Central Asia, Part 2: Bishkek, Kyrgyzstan

Hey! Hi! SUP. Yo. You’re reading about a trip that took place 6 months ago (May – June 2015), which means that I am sadly no longer in Central Asia. However, that trip was awesome enough that I feel compelled to write about it in a series of blog posts, because it’s unsurprisingly … kind of difficult to talk about three different countries’ worth of text and photos and consolidate that sucker into one blog entry. Also, I’m likely a) nostalgic, b) itching to travel again, c) guilty about having so many orphaned photos on my HD, or d) all of the above. Anyway, let’s do this, before I start getting random plov cravings.

Also, larger versions of all the photos can be found in my Kyrgyzstan photoset.


Yo, listen. Before I descend into gratuitous wordvom about the awesomeness of my Kyrgyzstan leg of the trip, I’m going to cut to the chase and give you the key takeaway:

I CAMPED IN A YURT.

Awwwww yeah, das right. I was in a yurt, and it was every bit as awesome as it sounds. I love camping in the traditional “let’s camp out in the woods!” sense, but goddamn if it isn’t annoying to pitch a tent every time. Plus, given the choice between a flimsily-built tent in the middle of the woods and A MOTHERFUCKING YURT SURROUNDED BY MOUNTAINS IN KYRGYZSTAN, it’s pretty obvious which one’s the superior choice.

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Okay, micdrop done.

Anyway! For those wanting to travel to Central Asia like that bitchin’ landscape above, Kyrgyzstan’s a solid gateway into the area. In most cases, you can easily get a visa on arrival, because the entrance requirements in Kyrgyzstan have the most chill compared to all the other -stans.

I arrived into Kyrgyzstan via marshrutka, from good ol’ Almaty into Bishkek. Marshrutkas are shared taxicabs, but unlike Lyft Line or Uberpool, they’re older vans and the route is pretty fixed, seeing as it doesn’t get more straightforward than Almaty → Bishkek. Overall, it took about 3 hours, though there was no way I was keeping track, having been jetlagged to the ends of the earth and running on a grand total of one cup of coffee. In all my sleep deprivation, I vaguely remember getting dropped off at the Kazakhstan exit border, communicating back and forth between Rebekah and the border guard about my passport, and having to repeat the same process as we crossed the no-man’s land and officially entered Krygzystan. I also remember drizzle and rain, which is irrelevant in the big picture, but seemed kinda relevant at the time, as we were trying to locate our marshrutka and not look like drowned rats.

Some small amount of paperwork later and another taxi ride to Rebekah’s place, and we were settled in Bishkek! Huzzah!

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Cue hallelujah music.

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Bishkek is a solid square one for a Central Asian trip. It’s a relatively new city, with a mixture of Soviet brutalist architecture and tree-lined boulevards and bazaars (the first of many) and the walkability of a small town. One of our first stops was Osh Bazaar, one of the larger marketplaces where you can buy every local product under the sun.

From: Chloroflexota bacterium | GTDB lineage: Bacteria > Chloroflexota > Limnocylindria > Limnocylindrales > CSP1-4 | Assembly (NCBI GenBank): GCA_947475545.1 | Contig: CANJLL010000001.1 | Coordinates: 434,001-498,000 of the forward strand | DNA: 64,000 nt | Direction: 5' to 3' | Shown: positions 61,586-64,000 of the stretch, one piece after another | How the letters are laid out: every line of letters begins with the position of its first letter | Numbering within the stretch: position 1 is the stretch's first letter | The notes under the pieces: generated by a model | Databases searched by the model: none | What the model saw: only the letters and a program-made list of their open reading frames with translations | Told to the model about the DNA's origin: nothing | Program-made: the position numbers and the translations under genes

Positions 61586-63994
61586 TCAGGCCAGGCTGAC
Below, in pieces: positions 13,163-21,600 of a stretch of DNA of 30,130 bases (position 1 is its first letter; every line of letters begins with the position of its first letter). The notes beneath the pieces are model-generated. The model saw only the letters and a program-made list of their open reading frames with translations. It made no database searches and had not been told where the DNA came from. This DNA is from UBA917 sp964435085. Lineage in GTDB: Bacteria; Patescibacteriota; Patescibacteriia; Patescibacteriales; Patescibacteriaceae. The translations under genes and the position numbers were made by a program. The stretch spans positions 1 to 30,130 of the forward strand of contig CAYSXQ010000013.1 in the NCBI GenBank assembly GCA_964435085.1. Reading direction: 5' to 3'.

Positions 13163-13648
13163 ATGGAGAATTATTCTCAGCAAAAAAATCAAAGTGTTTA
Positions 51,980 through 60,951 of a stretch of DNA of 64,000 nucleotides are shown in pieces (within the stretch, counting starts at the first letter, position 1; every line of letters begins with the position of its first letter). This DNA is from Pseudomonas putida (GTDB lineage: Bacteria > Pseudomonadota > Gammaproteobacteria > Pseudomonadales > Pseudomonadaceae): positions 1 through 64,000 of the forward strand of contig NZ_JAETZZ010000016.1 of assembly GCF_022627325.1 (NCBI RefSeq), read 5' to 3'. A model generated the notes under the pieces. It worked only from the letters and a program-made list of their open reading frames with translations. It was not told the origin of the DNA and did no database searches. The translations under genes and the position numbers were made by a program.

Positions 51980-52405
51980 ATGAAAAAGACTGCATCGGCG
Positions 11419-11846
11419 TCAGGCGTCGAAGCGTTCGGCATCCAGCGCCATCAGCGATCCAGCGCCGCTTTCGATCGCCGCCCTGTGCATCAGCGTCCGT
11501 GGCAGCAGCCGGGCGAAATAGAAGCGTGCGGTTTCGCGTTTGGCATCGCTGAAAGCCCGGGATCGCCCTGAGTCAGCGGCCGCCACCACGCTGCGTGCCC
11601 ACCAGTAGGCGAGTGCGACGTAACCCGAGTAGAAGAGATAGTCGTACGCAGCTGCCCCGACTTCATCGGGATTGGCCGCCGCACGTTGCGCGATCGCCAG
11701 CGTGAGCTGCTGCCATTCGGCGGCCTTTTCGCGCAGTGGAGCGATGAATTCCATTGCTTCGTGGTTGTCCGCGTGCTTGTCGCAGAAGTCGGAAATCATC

There are the safe bets, like nuts and dried fruit (highly recommended, by the way!) —

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— and then there are the more adventurous options, such as kurut.


(source)

It’s safe to say that kurut is an acquired taste, because if you can imagine a white gumball-sized chalk-textured sphere of cheese that tastes like solidified expired yogurt with a slightly dairy aftertaste, then you can guess that this is not one of those love-at-first-taste foods. Luckily, I had a pack of Tic-Tacs that we all desperately needed after we each downed one ball like it was a shotglass. You can tell that I’m really selling this.

Safe to say, I stuck with the almonds after that — and pistachios, like Exhibit A below:

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Touted as the “best ice cream in Central Asia”, Fresco is an ice cream truck situated a few blocks away from Dubovy Oak Park. The ice cream has a gelato-esque consistency but they use local ingredients, such as this awesome pistachio flavor.

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For a bit of Americana out here, there’s the Obama Bar & Grill, a recent establishment named after good ol’ Barack and furnished with various Obama paraphernalia. Fun fact: there was, indeed, a Putin Pub just across the street, but by the time I had arrived, they had already been shuttered for months (at the behest of the Russian authorities, I hear).

Ala-Too Square, the centerpiece of the Bishkek city proper:

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And just so we have the obligatory food shot, this here is lagman (derived from the Chinese 拉面 / la mian — sound familiar?) from Chaikhana Jalal-Abad. Think thick, hand-pulled noodles topped with chopped peppers and a sauce of equal parts spicy and salty. Carb heaven, pretty much.

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Also, the yurt is getting its own post because it was that freaking cool.

3 comments on “Central Asia, Part 2: Bishkek, Kyrgyzstan

  1. That is uhhhmazing! I want to camp in a yurt. I chuckled at the Obama restaurant and Putin Pub.

  2. YOU CAMPED IN THERE? That is amazing! I need to do that at least ONCE in my life. It looks like you had one eventful summer, thats for sure! 😉

  3. Pingback: Central Asia, Part 4: Bukhara, Uzbekistan - cindypepper!

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